TO CALL the film Unbroken (Cert. 15) "worthy" would be
to damn it with faint praise. There is nothing much wrong with it
as far as it goes, but that is precisely its problem.
Unlike The Railway Man (Arts, 10 January 2014), which
covers similar territory, the film relates only the first
(admittedly eventful) part of Louis Zamperini's "true story". He
was born in 1917, and the Unbroken ends with his return to
the United States in 1945. A few closing credits vaguely account
for how he served God until his death last July. Perhaps I am
hankering after that sequel, instead of being content with what
Angelina Jolie's second stab at feature-film directing presents us
The film moves backwards and forwards in time. It starts with a
fairly long action scene on board a US bomber, before showing
Zamperini, living in California, being bullied by other boys for
being Italian. He overcomes his tormentors by outshining them in
running races. "If you can take it, you can make it," his brother
This is an attitude that leads to his becoming a participant in
the Berlin Olympics in 1936. Although Jolie has spoken of how the
man's faith upheld him in times of adversity, in this film we are
rarely given any such information. He sits bored in church as the
priest gives a rather fine homily about God creating the night-time
light as well as that of day. In Jesus we learn to accept the
darkness and forgive sins against us. While the prepubescent
Zamperini seems totally distracted during this by a pretty woman in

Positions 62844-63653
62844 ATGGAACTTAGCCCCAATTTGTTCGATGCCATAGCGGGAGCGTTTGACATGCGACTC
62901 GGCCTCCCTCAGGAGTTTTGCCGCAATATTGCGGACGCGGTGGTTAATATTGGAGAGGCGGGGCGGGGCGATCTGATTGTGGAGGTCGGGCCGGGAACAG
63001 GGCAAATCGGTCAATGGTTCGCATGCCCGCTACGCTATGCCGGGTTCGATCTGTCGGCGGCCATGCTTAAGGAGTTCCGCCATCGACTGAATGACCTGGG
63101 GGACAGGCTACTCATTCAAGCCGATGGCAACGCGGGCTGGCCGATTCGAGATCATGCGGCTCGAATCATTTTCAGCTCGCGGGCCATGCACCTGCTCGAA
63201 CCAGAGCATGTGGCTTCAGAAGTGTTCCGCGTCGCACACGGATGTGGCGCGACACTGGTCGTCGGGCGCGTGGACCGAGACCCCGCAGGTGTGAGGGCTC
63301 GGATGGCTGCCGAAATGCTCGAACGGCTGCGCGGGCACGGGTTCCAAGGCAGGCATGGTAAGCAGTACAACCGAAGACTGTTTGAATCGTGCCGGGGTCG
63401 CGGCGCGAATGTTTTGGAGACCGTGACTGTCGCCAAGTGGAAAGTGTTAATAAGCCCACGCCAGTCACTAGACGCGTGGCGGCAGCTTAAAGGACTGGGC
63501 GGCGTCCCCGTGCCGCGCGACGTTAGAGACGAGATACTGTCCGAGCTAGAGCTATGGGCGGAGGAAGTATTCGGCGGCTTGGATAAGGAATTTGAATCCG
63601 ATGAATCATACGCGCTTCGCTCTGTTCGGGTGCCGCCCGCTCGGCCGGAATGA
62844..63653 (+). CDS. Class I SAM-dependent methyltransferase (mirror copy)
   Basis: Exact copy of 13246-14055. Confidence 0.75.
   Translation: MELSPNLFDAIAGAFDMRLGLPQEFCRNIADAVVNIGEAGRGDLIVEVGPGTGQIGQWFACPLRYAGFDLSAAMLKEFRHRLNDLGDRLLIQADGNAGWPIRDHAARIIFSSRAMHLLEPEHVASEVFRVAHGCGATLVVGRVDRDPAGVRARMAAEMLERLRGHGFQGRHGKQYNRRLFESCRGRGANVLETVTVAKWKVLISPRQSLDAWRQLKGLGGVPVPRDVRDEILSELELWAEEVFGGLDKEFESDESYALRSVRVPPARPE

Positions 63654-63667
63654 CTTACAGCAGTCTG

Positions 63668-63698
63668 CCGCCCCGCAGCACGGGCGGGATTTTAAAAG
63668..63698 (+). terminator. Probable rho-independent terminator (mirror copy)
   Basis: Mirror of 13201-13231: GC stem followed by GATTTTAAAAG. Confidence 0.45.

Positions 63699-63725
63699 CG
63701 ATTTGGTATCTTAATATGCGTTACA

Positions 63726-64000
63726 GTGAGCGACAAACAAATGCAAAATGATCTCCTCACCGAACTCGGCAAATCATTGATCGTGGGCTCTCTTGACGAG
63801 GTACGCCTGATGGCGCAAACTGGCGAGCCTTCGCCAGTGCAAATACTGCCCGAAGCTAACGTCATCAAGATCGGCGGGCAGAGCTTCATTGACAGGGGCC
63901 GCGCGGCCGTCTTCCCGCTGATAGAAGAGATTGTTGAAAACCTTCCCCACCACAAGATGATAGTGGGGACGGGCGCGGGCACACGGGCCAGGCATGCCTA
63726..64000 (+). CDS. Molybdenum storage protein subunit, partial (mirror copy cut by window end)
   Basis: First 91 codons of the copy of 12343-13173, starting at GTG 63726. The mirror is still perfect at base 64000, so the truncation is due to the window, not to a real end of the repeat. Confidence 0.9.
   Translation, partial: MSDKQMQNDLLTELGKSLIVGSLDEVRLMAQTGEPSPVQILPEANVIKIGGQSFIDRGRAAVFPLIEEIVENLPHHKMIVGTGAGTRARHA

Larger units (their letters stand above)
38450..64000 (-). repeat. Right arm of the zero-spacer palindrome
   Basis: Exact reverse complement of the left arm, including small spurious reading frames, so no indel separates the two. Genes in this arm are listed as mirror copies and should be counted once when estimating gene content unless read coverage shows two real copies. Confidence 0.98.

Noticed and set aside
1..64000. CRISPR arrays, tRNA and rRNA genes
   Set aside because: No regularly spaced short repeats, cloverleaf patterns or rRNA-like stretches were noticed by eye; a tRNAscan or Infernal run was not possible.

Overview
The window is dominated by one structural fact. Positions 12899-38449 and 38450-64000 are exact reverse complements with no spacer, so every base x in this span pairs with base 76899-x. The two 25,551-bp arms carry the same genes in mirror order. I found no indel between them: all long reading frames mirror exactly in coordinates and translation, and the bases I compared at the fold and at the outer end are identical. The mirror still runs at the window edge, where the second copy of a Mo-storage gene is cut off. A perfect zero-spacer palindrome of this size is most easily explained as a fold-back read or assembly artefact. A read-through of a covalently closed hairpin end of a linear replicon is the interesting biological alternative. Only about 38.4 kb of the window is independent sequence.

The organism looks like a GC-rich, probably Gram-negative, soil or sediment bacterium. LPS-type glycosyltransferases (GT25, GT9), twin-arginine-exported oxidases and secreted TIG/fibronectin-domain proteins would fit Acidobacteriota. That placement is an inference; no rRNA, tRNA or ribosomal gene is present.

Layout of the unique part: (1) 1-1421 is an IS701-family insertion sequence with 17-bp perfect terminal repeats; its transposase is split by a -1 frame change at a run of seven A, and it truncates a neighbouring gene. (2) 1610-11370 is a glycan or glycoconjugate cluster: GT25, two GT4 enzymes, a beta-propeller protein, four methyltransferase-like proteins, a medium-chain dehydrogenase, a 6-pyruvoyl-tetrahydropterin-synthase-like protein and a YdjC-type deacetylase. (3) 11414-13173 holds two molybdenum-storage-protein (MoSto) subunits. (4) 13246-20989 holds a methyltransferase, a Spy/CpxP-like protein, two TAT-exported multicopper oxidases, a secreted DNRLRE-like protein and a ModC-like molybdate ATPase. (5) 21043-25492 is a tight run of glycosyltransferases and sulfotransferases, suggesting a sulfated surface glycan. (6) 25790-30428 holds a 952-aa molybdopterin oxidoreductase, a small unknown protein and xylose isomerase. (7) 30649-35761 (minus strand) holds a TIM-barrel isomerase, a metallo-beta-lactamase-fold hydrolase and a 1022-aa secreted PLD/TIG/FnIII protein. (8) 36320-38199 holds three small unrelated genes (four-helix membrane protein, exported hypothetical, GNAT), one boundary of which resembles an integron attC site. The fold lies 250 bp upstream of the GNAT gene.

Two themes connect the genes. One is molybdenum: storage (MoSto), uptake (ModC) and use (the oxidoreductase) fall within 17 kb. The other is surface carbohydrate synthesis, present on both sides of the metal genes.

the opposite pew, we are given to understand that something of the
Christian message will stand him in good stead later - except that
it hardly surfaces again.
After their bomber is shot down, his air crew are adrift on a
life raft for 47 days. It felt more like weeks to this viewer. Jack
O'Connell, last seen in the superb '71 (Arts, 10 October
2014) - a latter-day telling of the Good Samaritan parable - keeps
their spirits up in numerous ways, including conversations about
the Creator's Grand Plan. And if surviving a record time of
clinging to wreckage isn't sufficient a test of faith, their
internment as enemies of Japan is even more so.
Takamasa Ishihara plays Mutsuhiro Watanabe, a non-commissioned
officer who vents most of his rage on Zamperini. Is there some
recognition on the captor's part of a man as divine as himself, one
whom he could regard as a friend if it weren't that war had turned
them into foes?
We would expect a screenplay from the Coen brothers (A
Serious Man), Richard LaGravenese (The Fisher King),
and William Nicholson (Mandela) to offer insights into
this, and why other Japanese soldiers behave as they do. All we get
is the same old scenario about how beastly they were. If to
understand is to forgive, this is never so much as hinted at.
Nagisa Ôshima's Merry Christmas, Mr Lawrence (1983) covers
similar ground, but sows seeds of future reconciliation.
The present film only relegates this to a few captions that fail
to note Zamperini's long years of post-traumatic stress before he
reconnected, under Billy Graham's influence, with the Christian
formation of his childhood.
On general release.